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Destination: Amazon Rainforest

Country and Region: Peru, Loreto

Arrival/Departure City: Iquitos

Airport: Coronel FAP Francisco Secada Vignetta 

Main Objective: Nomadic Exploration and Crossing of Remote Amazonian Territories, Focused on Reaching Multiple Areas of the Pristine Jungle Rich in Wildlife, and Disconnected Settlements of Indigenous Inhabitants living in Voluntary Isolation.

Type of Jungle Expedition: Non-Survival 

Phases Involved: Indigenous Custom/Tradition Phase, and Exploration/Crossing/Trekking Phase

Levels of Difficulty: Easy to Moderate, Moderate to Challenging, and Challenging to Strenuous

Other Services Upon Request: Hire Ayahuasca Master Shaman (For The Last 3 - 5 Days of Your Expedition), and/or a Rucksack/Backpack Porter (For your  Trekking Days)

Availability: January - November

Early Booking: 1 Year Maximum

Last Minute Booking: 3 Weeks Minimum

Booking Deposit Amount Required: 50%

Booking Payment Method: Credit/Debit Cards

Remaining Balance Payment Method: Cash at Arrival

Departure Days: To Be Determined

AMAZON CROSSING EXPEDITION (STARTING FROM 10 TO 90 DAYS LONG) - This expedition will take travelers to explore and cross several interesting isolated territories of the Amazon Rainforest, including several stops to some of the remote villages in the area to identify the older traditional men and women from different ethnic groups who are still present in the area as the truth keepers and guardians of their now titled assigned lands. We'll try to search for some of the last of the old generations who are still alive and the only ones keeping fresh in their memory their past life and the unforgettable moments they lived during their first contact with modern civilizations. If time allows we will stay with some who live in voluntary isolation to share ancient customs and traditions with them.

This nomadic expedition to explore and cross Amazon Jungle will be simply performed with the combination of (2) jungle navigation modalities;"Land Navigation (Trekking Through Dense Primary Rainforest )", and "River Navigation (Either Paddling Dugout/Log Canoes or Using Small Motor Propellers for the Same)" and whatever it takes us to reach and achieve our previously planned program.

Just keep in mind, that the longer your availability to embark on this expedition, the more extensive and intensive your experience will be, and the more you extend and intensify your experience, the more remote, isolated, challenging and interesting your journey will get. 


As a quick note; The remote jungle territories found within the Ampiyacu-Apayacu National Protected Area, are normally one of the main territories we are choosing to explore more lately due to its adaptable geography year round for our nomadic exploring style, which makes us the only Operator in the region exploring it vastly. Amongst other remote, rarely explored, and unexplored territories we also navigate based on season of the year are "The Matses", "Jenaro Herrera", "Yaguas", and "Sierra del Divisor" territories, all rich with fauna and flora.


The jungles of the Ampiyacu-Apayacu is also one of few Amazonian territories with lots of untouched jungle and stories to tell in the present time same as (The Yaguas) which are two that are connected with each other, both now considered and recognized as "National Protected Areas", territories that are also near the borders of Colombia and Brazil, where the ethnic groups described below (Bora, Huitoto, Ocaina, Yagua, and others extinct ones) went through a large period of slavery and inhuman atrocities during the exploitation of rubber in Amazonia between 1879 and 1912.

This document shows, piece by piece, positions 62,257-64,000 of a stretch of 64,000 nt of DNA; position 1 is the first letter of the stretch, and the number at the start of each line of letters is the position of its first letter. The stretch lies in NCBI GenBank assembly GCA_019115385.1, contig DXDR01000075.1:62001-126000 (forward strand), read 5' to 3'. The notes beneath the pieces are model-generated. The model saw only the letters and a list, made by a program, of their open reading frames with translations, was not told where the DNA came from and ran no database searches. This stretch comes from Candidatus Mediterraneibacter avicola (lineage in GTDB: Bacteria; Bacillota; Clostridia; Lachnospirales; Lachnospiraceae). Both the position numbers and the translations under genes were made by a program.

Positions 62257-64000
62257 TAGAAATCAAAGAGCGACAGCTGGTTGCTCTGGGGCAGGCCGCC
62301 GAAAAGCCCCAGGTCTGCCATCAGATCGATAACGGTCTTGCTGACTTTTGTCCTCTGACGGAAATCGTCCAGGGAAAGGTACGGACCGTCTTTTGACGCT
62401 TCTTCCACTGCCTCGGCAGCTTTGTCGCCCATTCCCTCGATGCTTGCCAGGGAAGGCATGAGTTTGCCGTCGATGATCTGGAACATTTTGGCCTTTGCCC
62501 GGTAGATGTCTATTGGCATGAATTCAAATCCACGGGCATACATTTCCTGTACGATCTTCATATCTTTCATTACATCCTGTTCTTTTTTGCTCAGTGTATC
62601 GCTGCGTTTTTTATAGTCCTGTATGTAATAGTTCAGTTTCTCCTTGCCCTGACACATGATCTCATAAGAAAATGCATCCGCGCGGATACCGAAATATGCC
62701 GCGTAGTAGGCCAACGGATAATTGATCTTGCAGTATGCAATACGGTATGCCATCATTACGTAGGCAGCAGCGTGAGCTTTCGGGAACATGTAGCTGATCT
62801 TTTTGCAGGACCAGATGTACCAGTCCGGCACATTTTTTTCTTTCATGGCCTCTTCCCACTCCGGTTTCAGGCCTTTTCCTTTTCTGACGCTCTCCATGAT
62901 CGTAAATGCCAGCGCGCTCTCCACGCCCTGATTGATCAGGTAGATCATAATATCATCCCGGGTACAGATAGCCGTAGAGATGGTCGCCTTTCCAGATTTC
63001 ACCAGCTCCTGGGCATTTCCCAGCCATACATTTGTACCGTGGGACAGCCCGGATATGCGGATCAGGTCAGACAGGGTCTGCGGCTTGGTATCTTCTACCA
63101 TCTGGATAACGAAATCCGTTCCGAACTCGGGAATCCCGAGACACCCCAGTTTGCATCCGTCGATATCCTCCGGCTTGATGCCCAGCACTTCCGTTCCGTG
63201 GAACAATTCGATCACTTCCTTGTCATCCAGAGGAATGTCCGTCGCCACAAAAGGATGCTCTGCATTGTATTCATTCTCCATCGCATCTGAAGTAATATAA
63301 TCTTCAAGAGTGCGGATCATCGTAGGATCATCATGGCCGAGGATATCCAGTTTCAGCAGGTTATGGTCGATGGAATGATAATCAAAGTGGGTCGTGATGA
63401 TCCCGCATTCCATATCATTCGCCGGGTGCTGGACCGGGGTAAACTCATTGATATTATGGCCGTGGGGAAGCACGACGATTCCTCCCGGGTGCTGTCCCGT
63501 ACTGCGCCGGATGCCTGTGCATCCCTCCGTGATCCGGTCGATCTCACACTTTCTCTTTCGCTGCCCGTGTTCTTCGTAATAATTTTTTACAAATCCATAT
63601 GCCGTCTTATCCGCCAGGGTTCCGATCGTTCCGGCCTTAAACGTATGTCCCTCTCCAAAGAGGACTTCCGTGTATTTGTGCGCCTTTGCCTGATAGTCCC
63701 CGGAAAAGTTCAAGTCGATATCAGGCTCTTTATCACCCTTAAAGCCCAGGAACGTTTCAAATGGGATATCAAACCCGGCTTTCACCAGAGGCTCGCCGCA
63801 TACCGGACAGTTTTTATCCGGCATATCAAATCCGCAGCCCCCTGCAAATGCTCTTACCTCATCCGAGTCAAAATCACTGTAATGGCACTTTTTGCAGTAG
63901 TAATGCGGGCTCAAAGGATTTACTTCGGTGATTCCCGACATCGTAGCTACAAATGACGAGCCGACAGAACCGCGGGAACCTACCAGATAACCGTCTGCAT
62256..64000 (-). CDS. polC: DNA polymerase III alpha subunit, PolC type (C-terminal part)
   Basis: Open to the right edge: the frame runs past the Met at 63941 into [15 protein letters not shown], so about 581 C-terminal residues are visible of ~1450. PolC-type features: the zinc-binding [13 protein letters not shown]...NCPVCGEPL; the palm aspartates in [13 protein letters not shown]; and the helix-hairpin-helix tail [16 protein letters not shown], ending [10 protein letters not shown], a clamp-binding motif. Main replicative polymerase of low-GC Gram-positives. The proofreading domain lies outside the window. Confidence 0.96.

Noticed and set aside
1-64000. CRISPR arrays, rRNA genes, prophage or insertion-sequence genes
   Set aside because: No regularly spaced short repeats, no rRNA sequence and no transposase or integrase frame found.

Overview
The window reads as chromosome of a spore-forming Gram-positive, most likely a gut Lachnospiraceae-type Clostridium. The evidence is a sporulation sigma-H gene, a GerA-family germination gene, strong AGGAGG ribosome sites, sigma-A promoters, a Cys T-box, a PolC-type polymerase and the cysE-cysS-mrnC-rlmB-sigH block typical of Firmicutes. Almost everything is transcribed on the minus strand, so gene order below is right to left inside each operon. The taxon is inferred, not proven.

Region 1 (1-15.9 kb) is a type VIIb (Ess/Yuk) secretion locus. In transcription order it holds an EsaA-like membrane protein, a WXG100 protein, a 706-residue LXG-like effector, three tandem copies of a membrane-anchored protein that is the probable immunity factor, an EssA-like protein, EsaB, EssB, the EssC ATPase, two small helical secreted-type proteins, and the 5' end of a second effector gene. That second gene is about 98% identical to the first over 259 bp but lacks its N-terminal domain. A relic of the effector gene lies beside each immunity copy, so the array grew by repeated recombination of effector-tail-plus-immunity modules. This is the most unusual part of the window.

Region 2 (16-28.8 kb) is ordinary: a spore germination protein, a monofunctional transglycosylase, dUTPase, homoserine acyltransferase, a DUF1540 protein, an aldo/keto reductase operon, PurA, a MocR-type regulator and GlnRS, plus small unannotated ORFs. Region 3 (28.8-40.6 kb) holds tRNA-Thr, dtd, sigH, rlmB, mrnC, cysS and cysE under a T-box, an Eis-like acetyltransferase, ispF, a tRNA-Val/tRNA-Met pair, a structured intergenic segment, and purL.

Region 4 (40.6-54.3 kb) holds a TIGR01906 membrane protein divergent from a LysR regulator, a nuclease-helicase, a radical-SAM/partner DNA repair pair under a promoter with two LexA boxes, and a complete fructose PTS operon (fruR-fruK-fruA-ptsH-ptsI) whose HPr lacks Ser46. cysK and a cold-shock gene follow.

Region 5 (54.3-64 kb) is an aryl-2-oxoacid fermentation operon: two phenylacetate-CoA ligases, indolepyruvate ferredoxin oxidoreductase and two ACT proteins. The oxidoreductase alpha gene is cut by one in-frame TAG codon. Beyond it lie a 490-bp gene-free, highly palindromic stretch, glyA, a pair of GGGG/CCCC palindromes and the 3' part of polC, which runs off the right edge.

The Ampiyacu-Apayacu Regional Conservation Area (ACRAA) is a protected area in Peru, and covers an area of 434,129.54 hectares in the provinces of Maynas and Ramón Castilla, in the Loreto region.

The path towards the designation of the Ampiyacu-Apayacu zone, in the provinces of Maynas and Ramón Castilla, in Loreto, as an area of Regional Conservation (ACR) has been long and intense. It started in 1998, when the population of the area, composed mainly of boras, huitotos and ocainas, gave the alert about the conservation of their forests before the entrance to the area of a mining company.

Starting in 1998, work began on preserve this area. According to the National Service of Natural Areas Protected by the State (Sernanp), which named the area as ACR in December 23, 2010, it is one of the most biodiverse areas in terms of plant species in the world: it is home to 1,500 types of plants. In addition, in this ecosystem there are 207 species of fish, 64 amphibians, 40 reptiles, 362 birds and 60 mammals.

Another important feature of this new ACR is that the upper parts of the Ampiyacu and Apayacu basins are a permanent source of water to maintain the habitat of aquatic fauna, which constitutes the main source of food resources for the 16 native communities settled in its basins.

Yaguas National Park (YNP) was created on January 11, 2018 and is located in the Loreto Region of Peru near the border with Colombia. It covers an area of 8,689 km² (2,147,100 acres) of tropical forest. Along with Río Puré, Cahuinarí and Amacayacu National Park in Colombia, as well as the Regional Conservation Areas Maijuna Kichwa and Ampiyacu Apayacu in Peru, it is part of a huge biological corridor.

​There are approximately 600 species of birds, 150 species of mammals, 110 species of amphibians, and 100 species of reptiles in the national park, such as brown wooly monkey, anteater, South American tapir, giant otter, Amazonian manatee, Amazon river dolphin, caiman, and yellow-footed tortoise. More than 300 species of fish are also found in the park, among them fish that cross the forest not swimming or floating down a river, feeding on fruits and living in branches and Arapaima gigas, the largest freshwater fish in the world.